Students should play a variety of games that have been shared through Scratch. Students can click on the Explore Tab to access a variety of games created by the Scratch community.
Students will brainstorm different types of games that they can create. They should jot down the ideas and briefly describe the game. They should also explain why this would be a good game for them to create and for others to play.
Afterwards, students should brainstorm ideas for the content of their project such as human impacts on the environment. If required, a teacher may wish to provide additional sample game topics (e.g., Food webs, human interaction with nature, etc.).
Teacher Tip: Trivia games would work well, as the game poses a question and then they choose a multiple choice answer. However, there are many different Game Type Definitions, if a teacher wants to provide more options.
Teachers can search the database of games that have been created. This can provide teacher models to share with their class or examples to guide students.
Other good examples of types of games students can create might be:
Students begin researching the content of their game. Students can use a Graphic Organizer to record their information. Teachers can also create or adapt their own graphic organizers as they see fit.
Using the research, students will create questions and the corresponding answers. Students will need to plan out the series of questions and answers.
Sample question: What are the natural enemies of the black bear?
Sample answer: Bear cubs can be hunted by bobcats, wolves, cougars and other bears.
The game answers could also be multiple choice in a multiple choice format.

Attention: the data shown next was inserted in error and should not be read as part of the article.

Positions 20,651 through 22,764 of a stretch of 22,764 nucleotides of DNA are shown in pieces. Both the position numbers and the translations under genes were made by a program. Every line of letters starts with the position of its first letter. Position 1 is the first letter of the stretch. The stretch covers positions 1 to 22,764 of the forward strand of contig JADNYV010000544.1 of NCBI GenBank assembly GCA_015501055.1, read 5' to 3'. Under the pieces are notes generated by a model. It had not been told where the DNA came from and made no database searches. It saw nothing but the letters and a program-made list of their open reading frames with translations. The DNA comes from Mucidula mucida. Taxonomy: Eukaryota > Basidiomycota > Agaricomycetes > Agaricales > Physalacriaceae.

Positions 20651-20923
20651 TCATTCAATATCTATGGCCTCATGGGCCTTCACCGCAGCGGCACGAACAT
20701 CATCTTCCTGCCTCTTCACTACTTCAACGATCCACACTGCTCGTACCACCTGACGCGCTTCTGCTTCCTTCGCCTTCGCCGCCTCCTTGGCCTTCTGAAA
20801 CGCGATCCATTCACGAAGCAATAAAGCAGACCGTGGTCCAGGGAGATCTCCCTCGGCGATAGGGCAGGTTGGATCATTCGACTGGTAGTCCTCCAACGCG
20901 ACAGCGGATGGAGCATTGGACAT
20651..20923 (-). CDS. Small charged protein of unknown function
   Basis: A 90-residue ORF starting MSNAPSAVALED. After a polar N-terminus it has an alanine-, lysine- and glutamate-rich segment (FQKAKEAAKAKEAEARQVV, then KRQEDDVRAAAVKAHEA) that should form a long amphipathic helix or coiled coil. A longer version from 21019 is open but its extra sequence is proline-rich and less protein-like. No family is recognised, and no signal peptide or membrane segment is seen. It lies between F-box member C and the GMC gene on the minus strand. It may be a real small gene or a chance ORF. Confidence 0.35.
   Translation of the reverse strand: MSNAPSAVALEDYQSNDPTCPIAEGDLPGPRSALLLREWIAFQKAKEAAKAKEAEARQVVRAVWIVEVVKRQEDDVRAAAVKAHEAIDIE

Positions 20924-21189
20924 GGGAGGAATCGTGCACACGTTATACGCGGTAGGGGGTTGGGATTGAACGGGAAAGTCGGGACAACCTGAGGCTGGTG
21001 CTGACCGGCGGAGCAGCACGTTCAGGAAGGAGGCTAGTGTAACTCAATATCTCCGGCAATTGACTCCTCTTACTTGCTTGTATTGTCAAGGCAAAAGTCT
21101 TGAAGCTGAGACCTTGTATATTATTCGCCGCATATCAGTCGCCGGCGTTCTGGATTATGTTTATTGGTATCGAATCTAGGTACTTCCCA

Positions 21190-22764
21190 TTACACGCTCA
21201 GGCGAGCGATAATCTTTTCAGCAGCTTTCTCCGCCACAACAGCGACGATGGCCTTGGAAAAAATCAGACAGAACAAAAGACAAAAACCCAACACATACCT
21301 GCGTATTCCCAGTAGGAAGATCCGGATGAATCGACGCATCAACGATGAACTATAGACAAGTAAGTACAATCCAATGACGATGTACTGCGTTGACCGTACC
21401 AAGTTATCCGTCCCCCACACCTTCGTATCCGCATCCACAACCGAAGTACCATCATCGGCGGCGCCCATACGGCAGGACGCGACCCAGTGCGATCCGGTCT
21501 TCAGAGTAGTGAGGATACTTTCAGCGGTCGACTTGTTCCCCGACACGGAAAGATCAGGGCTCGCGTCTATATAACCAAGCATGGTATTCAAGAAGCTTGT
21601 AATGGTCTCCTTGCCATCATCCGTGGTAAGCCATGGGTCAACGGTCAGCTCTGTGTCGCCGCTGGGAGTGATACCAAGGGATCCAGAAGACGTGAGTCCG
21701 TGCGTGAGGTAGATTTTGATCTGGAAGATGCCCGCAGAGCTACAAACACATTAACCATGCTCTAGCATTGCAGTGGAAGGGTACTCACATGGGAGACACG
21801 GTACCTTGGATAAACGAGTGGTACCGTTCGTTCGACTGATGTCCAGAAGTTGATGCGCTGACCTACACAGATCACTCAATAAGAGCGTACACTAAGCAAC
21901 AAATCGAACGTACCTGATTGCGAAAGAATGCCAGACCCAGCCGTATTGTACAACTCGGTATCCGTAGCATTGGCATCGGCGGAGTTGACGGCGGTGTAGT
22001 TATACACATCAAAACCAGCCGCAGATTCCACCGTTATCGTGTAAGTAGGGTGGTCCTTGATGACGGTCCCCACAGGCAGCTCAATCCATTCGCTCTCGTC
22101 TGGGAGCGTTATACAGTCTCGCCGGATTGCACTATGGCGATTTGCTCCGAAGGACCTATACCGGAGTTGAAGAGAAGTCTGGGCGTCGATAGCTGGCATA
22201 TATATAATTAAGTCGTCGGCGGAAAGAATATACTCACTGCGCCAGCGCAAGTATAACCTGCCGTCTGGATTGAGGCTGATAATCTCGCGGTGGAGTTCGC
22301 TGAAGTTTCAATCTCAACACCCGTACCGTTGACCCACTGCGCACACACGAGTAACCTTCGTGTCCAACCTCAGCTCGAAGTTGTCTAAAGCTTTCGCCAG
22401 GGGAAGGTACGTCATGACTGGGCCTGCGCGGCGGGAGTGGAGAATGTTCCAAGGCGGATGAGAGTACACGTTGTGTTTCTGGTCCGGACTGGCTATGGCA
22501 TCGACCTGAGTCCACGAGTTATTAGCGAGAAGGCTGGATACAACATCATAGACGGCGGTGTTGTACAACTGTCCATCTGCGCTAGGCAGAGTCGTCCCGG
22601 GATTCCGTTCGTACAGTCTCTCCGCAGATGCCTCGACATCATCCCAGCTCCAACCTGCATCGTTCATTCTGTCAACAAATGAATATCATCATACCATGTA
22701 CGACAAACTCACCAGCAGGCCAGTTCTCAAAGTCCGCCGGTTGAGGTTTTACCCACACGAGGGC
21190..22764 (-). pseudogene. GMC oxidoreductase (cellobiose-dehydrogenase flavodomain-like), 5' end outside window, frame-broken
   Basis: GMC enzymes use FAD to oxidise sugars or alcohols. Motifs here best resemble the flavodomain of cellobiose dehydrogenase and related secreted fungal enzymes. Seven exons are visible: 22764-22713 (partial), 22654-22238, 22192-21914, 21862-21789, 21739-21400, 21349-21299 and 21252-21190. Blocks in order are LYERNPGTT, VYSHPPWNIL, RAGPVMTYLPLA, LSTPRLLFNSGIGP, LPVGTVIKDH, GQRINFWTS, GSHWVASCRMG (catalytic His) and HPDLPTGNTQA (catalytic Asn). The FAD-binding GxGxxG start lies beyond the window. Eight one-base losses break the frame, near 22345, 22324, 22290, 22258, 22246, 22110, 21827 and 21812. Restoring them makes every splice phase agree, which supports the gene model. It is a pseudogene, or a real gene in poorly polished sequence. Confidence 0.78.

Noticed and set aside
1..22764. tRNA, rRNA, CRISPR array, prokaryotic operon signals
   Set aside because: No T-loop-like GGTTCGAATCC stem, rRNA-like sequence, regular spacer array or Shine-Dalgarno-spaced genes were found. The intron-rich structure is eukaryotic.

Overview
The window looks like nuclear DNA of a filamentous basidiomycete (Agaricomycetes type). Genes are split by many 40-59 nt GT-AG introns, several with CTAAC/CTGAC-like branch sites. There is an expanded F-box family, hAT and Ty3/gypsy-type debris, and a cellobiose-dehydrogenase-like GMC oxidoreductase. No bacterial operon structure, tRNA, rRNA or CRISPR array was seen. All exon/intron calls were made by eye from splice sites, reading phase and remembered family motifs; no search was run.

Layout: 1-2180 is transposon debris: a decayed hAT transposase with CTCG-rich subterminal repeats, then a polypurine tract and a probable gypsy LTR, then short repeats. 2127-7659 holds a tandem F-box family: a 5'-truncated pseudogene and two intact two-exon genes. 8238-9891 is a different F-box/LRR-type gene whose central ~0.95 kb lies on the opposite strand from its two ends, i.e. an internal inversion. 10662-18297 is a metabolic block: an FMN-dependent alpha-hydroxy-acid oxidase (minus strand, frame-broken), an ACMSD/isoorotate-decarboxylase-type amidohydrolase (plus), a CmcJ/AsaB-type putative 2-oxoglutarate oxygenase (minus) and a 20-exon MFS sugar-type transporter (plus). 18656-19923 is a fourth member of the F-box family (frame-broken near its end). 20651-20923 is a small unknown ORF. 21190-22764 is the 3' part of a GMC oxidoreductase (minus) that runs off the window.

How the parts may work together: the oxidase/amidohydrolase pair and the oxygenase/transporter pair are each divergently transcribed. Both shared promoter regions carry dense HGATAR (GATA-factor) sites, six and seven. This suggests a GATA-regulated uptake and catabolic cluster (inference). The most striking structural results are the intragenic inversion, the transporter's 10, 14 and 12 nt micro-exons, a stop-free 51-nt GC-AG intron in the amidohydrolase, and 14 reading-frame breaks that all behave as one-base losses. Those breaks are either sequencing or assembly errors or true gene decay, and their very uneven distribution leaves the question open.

Students will begin to program their games.
Each game should have
Optional game components
Teacher Tip: Students should write each section of code using procedural language. This helps students explain what should happen when students need to debug their program.
Debugging: This is the hardest aspect of coding. Debugging is a term used when a section of code does not work as intended. The procedural writing component allows students to communicate the intended purpose of the code. Students should attempt to solve problem themselves by going on youtube and look for other pieces of code that will help.
Teacher tip: Setting up a procedure for debugging will help with the flow debugging. Look for students that have an aptitude for coding and designate them to be your experts. However have students go to two other students before they go to the expert. The last stop is the Educator.
Assessment strategy (for, as, of learning, rubrics (strands), peer evaluation sheets, other)
As a whole class discuss: How do humans adapt to our environment? How does nature provide for us? How do we treat the environment?
Record anecdotal notes of student progress during research component. Focus on whether students are understanding the interdependence of all living things,
Review student game and research and assess using co-created success criteria.
Next Steps/Extensions/Accommodations/Other Topics for this Tech Tool: